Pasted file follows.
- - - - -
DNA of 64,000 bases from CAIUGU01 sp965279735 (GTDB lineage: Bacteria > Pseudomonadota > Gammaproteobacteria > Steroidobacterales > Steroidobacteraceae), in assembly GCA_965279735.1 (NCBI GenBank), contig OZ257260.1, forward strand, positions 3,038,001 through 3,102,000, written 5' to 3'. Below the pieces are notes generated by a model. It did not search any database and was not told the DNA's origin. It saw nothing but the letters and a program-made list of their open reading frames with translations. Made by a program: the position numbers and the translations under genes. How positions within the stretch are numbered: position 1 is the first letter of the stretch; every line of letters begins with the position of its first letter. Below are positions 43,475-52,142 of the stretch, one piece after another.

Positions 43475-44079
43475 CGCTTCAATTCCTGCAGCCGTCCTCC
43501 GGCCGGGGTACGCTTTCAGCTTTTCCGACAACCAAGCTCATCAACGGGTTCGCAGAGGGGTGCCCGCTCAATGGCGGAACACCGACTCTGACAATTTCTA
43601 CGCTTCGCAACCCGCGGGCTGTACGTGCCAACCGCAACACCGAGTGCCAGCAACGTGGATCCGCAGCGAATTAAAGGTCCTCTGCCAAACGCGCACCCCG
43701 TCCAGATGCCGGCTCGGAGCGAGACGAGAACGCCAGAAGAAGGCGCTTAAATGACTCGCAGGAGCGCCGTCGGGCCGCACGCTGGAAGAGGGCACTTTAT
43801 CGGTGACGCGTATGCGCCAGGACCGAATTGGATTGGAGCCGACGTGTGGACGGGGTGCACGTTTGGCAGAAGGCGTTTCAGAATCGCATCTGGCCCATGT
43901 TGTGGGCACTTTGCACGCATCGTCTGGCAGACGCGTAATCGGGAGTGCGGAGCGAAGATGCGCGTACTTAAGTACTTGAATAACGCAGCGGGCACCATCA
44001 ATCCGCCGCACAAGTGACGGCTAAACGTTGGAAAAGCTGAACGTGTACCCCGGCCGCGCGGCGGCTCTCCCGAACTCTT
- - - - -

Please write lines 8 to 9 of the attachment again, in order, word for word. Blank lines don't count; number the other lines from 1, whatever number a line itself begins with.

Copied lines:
43901 TGTGGGCACTTTGCACGCATCGTCTGGCAGACGCGTAATCGGGAGTGCGGAGCGAAGATGCGCGTACTTAAGTACTTGAATAACGCAGCGGGCACCATCA
44001 ATCCGCCGCACAAGTGACGGCTAAACGTTGGAAAAGCTGAACGTGTACCCCGGCCGCGCGGCGGCTCTCCCGAACTCTT